Robert Winston, principal of Wake Forest-Rolesville High School, describes his duties in this interview, reflecting briefly on the impact of desegregation.

Oral History Interview with Gloria Register Jeter, December 23, 2000. Interview K-0549. Southern Oral History Program Collection (#4007)
Integration was incomplete and did little to rid schools of racism, maintains Gloria Register Jeter in this interview. The close ties between school and community that existed in segregated black Chapel Hill evaporated when black schools were absorbed into a system that Jeter believed had little interest in black students' success.

Oral History Interview with Alma Enloe, May 18, 1998. Interview K-0167. Southern Oral History Program Collection (#4007)
Alma Enloe remembers West Charlotte High School as an extension of the pre-integration African American community in Charlotte.

Oral History Interview with Burnis Hackney, February 5, 2001. Interview K-0547. Southern Oral History Program Collection (#4007)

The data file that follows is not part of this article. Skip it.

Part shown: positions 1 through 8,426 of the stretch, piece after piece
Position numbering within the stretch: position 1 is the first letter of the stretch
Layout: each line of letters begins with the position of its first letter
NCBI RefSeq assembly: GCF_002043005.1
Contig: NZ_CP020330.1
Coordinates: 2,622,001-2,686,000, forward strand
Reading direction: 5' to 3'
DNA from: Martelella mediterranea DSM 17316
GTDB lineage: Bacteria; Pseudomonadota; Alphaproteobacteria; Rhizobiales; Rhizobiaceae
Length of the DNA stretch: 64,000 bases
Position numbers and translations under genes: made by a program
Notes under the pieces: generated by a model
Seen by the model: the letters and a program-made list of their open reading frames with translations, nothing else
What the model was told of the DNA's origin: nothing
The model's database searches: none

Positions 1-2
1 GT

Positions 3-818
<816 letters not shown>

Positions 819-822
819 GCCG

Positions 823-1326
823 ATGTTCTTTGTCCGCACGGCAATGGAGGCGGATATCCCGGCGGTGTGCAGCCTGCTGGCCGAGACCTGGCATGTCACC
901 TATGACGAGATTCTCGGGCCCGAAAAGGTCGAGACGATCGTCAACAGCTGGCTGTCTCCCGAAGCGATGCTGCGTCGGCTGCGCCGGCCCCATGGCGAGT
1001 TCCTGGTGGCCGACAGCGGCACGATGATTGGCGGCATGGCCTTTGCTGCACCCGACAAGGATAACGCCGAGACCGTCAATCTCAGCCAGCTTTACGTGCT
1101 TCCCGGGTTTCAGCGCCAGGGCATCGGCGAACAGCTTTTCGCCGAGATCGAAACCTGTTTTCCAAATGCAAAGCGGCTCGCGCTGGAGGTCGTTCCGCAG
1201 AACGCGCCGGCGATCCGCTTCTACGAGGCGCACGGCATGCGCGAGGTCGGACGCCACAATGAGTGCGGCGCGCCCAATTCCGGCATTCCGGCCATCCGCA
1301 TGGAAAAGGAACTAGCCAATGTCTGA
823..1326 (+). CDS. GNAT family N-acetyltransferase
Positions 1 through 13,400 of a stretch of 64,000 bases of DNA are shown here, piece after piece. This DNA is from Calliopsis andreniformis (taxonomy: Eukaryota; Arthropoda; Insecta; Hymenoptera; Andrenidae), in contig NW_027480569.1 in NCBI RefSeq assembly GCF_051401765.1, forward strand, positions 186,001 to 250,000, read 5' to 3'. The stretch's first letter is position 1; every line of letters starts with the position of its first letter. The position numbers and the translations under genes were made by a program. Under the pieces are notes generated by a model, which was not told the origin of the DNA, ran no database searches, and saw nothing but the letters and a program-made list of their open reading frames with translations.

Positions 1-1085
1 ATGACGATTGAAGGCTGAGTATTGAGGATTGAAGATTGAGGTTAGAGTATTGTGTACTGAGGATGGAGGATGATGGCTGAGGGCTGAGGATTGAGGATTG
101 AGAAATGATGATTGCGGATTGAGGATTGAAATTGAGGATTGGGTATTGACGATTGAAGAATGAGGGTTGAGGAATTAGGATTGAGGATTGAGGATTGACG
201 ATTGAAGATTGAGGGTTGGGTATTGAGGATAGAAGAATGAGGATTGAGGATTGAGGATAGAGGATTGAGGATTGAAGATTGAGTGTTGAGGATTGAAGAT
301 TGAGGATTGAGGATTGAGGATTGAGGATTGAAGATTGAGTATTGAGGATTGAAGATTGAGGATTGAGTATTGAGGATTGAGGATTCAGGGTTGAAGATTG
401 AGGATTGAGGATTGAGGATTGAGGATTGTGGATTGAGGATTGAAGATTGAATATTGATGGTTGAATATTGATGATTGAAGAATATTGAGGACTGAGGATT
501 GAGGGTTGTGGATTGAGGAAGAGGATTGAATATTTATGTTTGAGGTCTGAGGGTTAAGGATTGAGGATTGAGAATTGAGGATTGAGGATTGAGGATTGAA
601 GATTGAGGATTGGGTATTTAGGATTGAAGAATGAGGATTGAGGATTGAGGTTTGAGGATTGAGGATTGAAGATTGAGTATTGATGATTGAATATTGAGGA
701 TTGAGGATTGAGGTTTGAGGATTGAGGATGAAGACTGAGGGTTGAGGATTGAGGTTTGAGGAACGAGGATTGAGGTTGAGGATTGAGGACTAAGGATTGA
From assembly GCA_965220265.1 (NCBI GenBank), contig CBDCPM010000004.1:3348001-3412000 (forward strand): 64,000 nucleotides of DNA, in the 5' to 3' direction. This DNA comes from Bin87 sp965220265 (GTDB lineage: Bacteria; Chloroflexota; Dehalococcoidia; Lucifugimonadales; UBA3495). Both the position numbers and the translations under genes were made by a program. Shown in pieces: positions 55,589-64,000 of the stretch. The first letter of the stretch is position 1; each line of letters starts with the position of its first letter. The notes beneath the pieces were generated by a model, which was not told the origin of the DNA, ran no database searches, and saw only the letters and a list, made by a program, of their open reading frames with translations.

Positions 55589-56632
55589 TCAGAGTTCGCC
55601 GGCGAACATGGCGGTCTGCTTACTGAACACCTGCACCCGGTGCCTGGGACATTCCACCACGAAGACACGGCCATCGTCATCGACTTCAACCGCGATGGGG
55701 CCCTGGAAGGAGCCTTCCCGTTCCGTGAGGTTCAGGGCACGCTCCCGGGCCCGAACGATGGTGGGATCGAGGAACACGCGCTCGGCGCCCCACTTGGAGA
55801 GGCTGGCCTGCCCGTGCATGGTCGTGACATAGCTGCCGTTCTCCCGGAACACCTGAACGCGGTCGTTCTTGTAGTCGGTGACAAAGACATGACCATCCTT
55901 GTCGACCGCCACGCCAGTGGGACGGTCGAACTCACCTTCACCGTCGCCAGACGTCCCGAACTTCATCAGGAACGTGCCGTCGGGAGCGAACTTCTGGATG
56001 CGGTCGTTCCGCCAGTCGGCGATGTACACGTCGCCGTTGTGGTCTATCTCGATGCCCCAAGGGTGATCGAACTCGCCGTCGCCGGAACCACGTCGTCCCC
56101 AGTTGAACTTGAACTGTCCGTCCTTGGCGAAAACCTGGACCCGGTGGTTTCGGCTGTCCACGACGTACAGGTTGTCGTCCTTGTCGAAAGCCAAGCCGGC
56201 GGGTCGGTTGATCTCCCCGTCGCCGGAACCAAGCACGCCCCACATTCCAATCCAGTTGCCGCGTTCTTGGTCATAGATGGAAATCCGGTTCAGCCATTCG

One of the first African American students to attend Chapel Hill High School discusses his continuing ambivalence about integration and its effect on the black community.

Oral History Interview with Nate Davis, February 6, 2001. Interview K-0538. Southern Oral History Program Collection (#4007)
Segregation and integration caused difficulties in the life of this African American student.

Oral History Interview with Raney Norwood, January 9, 2001. Interview K-0556. Southern Oral History Program Collection (#4007)
A former student at Lincoln and Chapel Hill High School recalls the frustrations of integration.

Oral History Interview with John Jessup, January 11, 1991. Interview M-0024. Southern Oral History Program Collection (#4007)